Trich and I, neither Friend nor Foe, Yet both.

Let’s take this back to the beginning.


I have had trichotillomania for over 4 years now. I don’t know how or why trich began for me. For the first 3 years I hid it from everyone. I had no idea why I pulled my hair, not even the slightest idea. I was the girl who pulled out her own hair, one by one, and no one even knew it. I used to ask myself “Why do I do this?!”, “Why can’t I stop?!”, and I couldn’t find an answer. Everyday I wondered if it was possible that I was the only one who pulled out her hair. Although I knew that the likelihood that I was only person who felt an incessant urge to pull out her hair was highly unlikely, that possibility scared me anyways. It scared me so much that I couldn’t dare to ask and find out. Because of that fear I hid inside myself and shut out everyone around me who would have been able to help if I had only asked. Some days were worse than others. Some days I was angry with myself because I felt like I should be able to “just stop”. I felt that if I just tried a little bit harder I could make it go away, yet I couldn’t make it go away no matter how hard I tried. Sometimes I felt like I must be crazy. It felt good to pull out my hair. It was calming, soothing, relaxing. It seemed like a paradox to me. I thought to myself “I must be making this up. No one likes the feeling of their hair being pulled out, do they?”. I asked myself over and over “Why doesn’t this hurt me?” or “Am I making it all up, am I pretending it feels good?

After a while I noticed that when I pulled my hair in a stressful situation, everything suddenly became easier to deal with, my body was less tense, and the haze lifted from my mind. It was like a wave of relief gently washed over my whole body. It was addicting, that feeling, the calm and the quiet. I finally felt at peace, I felt as if I could handle anything life wanted to put in my path. Soon enough the pulling became more frequent. It became so frequent that I began to see my hair piling up on the black floor mats I stood on at work. The first time I saw how much hair (about the same amount that would come out in the shower if you had your hair in a ponytail for 3 days).. was on the floor, that was the first time I realized how bad my pulling had gotten. I just stared at the hair on the floor, astonished. I didn’t even remember putting my fingers in my hair. I had to seriously think about how it happened. In that moment I came to accept  the fact that my pulling was out of control. I felt as if it was impossible to control it. I lost faith in myself in many aspects of my life. I thought if I couldn’t stop a pesky habit then what could I ever do? Nothing, probably nothing. I was dead wrong. I can do whatever I dream to do, but I couldn’t see that. My mind was clouded with doubt and a lack of trust in myself. I was at the lowest point, emotionally and mentally, that I can ever remember being.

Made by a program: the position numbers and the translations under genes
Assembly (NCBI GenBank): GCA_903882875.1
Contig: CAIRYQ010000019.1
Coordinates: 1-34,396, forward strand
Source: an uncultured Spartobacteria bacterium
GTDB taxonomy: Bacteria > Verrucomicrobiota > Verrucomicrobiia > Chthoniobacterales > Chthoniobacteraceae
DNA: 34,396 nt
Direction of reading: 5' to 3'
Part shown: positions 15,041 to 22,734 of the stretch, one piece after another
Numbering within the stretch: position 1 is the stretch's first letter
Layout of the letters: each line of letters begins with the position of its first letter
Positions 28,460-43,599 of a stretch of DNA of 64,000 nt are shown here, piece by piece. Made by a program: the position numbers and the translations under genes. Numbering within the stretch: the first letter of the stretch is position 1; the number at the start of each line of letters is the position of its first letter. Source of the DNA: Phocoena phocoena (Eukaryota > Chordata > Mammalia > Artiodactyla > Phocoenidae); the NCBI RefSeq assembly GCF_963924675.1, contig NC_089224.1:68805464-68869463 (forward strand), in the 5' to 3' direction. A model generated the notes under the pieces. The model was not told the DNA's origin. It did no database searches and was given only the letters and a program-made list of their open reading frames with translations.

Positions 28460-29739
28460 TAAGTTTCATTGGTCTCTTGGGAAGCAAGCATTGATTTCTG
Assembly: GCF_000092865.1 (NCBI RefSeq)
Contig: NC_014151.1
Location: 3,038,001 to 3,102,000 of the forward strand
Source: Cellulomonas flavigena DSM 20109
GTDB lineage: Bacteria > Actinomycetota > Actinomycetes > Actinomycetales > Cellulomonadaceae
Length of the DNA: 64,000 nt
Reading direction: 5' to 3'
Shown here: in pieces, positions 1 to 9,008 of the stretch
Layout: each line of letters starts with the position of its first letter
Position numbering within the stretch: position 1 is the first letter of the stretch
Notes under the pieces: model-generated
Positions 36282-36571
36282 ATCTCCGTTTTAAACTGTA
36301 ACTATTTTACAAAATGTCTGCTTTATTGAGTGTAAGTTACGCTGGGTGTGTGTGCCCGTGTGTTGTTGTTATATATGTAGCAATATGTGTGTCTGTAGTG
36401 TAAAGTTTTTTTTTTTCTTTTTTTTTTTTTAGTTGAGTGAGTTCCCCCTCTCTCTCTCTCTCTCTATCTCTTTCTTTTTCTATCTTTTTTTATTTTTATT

I say that trich is neither my friend nor my foe, yet it is both. Friends don’t let friends get themselves down, and if you are down they lift you up. Trich did both of these for me. Trich calmed my anxiety, cleared my mind, it essentially “lifted me up”. Yet, no matter how high it lifted it me it would always bring me back down. I would fall down, back into my deep hole of self pity and feelings of disappointment in myself. In this case I could say trich was my foe. It was my foe because it made me feel good, and once that was gone it brought me back down. I used to hate everything about trich. I wished I had never had it, I wished I could stop feeling so horrible, and weird, and gross. I hated it. I hated myself for not being strong enough to “Just Stop”. Now, 4 years, nearly 5, later I can truly say that trich is now my friend. Trich helped me see that my emotions are sensitive beings. Trich made me realize how important it is to believe in yourself. Trich made me learn to accept myself as I am and to never hide behind my “flaws” again. Trich showed me that caring for my mind, body, and spirit is the most important aspect of my finding happiness in life. My battle with trich has taught me how to be strong, and how to pick myself up again when I fall.


 For that, I am truly grateful. 

 

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